1. Smarter Europe, through innovation, digitisation, economic transformation and support to small and medium-sized businesses
  2. a Greener, carbon-free Europe, implementing the Paris Agreement and investing in the energy transition, renewables and the fight against climate change
  3. a more Connected Europe, with strategic transport and digital networks
  4. a more Social Europe, delivering on the European Pillar of Social Rights and supporting quality employment, education, skills, social inclusion and equal access to healthcare
  5. Europe closer to citizens, by supporting locally-led development strategies and sustainable urban development across the EU.

The allocation method for the funds is still largely based on GDP per capita. New criteria are added (youth unemployment, low education level, climate change, and the reception and integration of migrants) to better reflect the reality on the ground. Outermost regions will continue to benefit from special EU support.

Cohesion Policy further supports locally-led development strategies and empowers local authorities in the management of the funds. The urban dimension of Cohesion Policy is strengthened, with 6% of the ERDF dedicated to sustainable urban development, and a new networking and capacity-building programme for urban authorities, the European Urban Initiative.


Local approaches cases based on the SDGs

In Spain, for the Basque country, the regional strategy ‘Agenda Euskadi 2030‘ closely follows Agenda 2030 objectives, develops them coherently with the local context, and links them to topics and objectives of the 2017-2020 Programme of the Basque Government (Basque Government, 2016). The strategy is aligned along with both the 15 overarching goals defined by the Basque Government’s programme and the 17 SDGs. For each of the SDGs, 100 specific targets are detailed which translate into 93 commitments. Selection criteria include the proximity of commitments to SDGs, focusing on issues of common interest rather than merely domestic problems. Each programme action is defined up to the end of the Basque Government’s term in 2020.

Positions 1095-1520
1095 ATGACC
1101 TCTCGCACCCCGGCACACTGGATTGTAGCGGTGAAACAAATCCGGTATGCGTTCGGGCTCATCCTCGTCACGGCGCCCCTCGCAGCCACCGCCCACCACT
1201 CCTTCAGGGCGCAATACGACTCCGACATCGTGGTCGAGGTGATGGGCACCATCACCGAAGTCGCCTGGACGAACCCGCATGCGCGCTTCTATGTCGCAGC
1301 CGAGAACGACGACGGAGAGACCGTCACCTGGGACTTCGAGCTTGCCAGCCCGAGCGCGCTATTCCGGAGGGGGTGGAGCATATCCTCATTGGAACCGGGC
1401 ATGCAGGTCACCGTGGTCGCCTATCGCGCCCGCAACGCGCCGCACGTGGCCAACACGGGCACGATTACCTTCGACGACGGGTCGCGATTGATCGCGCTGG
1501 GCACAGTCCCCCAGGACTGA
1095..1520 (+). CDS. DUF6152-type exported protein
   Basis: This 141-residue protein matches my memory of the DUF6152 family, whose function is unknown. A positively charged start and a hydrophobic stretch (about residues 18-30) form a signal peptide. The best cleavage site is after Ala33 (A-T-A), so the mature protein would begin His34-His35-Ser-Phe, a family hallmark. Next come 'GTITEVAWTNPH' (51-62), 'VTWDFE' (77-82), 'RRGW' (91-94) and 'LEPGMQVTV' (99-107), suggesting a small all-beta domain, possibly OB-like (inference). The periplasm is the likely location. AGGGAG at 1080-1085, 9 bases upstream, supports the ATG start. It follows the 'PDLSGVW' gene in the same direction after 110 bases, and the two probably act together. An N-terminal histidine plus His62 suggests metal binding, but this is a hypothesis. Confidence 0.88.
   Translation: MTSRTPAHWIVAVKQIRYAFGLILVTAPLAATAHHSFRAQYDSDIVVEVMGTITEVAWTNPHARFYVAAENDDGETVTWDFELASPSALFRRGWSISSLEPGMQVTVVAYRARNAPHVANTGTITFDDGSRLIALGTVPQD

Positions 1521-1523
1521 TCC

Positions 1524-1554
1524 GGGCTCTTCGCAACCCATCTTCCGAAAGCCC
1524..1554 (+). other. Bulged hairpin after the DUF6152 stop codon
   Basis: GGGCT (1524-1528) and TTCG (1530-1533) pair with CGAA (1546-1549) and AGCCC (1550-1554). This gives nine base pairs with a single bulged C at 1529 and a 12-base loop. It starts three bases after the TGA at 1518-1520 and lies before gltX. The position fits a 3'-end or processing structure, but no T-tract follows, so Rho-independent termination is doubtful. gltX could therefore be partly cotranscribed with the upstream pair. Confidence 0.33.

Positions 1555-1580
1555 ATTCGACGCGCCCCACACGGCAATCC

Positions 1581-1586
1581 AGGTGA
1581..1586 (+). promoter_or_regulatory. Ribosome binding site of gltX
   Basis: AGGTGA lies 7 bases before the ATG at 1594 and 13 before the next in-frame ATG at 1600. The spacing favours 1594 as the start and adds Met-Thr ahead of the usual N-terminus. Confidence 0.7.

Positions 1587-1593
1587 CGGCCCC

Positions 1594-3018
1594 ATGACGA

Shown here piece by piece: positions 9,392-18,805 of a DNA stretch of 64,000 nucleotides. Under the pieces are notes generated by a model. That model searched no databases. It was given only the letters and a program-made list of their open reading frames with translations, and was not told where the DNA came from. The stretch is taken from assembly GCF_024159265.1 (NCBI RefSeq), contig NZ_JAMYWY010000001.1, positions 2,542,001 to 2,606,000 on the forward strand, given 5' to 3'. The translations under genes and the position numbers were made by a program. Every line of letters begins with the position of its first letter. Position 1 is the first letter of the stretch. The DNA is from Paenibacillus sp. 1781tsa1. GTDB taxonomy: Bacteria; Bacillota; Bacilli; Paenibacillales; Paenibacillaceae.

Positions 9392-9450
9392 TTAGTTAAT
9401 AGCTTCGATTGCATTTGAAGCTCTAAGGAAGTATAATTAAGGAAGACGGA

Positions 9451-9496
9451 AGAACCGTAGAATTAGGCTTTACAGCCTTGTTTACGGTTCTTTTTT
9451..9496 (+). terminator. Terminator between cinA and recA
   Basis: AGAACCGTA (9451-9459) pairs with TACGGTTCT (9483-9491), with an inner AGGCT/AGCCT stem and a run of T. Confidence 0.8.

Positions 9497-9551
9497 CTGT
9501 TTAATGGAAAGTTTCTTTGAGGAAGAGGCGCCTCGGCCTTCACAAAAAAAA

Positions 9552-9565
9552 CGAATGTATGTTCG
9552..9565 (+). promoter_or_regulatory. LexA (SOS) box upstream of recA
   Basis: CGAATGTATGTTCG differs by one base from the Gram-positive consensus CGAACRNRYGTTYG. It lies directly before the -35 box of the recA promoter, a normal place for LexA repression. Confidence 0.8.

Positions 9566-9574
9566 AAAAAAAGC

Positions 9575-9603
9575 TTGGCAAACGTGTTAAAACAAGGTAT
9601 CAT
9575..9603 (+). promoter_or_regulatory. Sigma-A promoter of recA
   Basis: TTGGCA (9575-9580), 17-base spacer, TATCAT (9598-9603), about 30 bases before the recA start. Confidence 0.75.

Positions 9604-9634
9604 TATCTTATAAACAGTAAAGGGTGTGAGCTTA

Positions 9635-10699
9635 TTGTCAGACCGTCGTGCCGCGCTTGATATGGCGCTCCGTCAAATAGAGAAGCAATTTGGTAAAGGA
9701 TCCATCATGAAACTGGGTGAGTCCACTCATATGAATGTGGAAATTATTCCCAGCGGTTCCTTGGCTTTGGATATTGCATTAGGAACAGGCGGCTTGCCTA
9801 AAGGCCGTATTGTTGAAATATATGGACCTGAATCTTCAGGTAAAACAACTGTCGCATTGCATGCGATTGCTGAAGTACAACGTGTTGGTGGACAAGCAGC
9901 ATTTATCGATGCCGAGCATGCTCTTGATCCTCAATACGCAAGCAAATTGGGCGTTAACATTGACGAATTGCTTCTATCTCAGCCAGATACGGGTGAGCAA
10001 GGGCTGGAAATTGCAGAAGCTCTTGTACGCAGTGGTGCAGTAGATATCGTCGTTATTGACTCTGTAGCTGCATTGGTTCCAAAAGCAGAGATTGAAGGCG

The municipality of Utrecht strategy focuses on making the population more aware of SDGs. By developing the strategy ‘along the way’ and depending on community initiatives, the aim is for awareness and knowledge about SDGs to generate more projects and gradually relate or develop policies linked to them. Local authorities neither focus on specific SDGs nor use them explicitly to address the city’s main development challenges or opportunities. Ongoing and supported activities would, however, most likely relate to SDG 11 – sustainable cities and communities.

In Italy, the strategy for sustainable development (NSDS) was defined at the national level and approved in 2016. Organised around the five core areas of Agenda 2020 – People, Planet, Prosperity, Peace and Partnership – identifies priorities addressing National Strategic Choices and delivering SDGs. In the Lombardy region, the partnership first considered climate and energy issues, in line with the regional priorities. SDG indicators cover broader topics, including socio and economic aspects. The national NSDS covers all socio-economic and environmental dimensions of sustainable development.

The following table shows the connection between the SDGs and the external/internal actions that the European Union is carrying out, through its different tools and Institutions: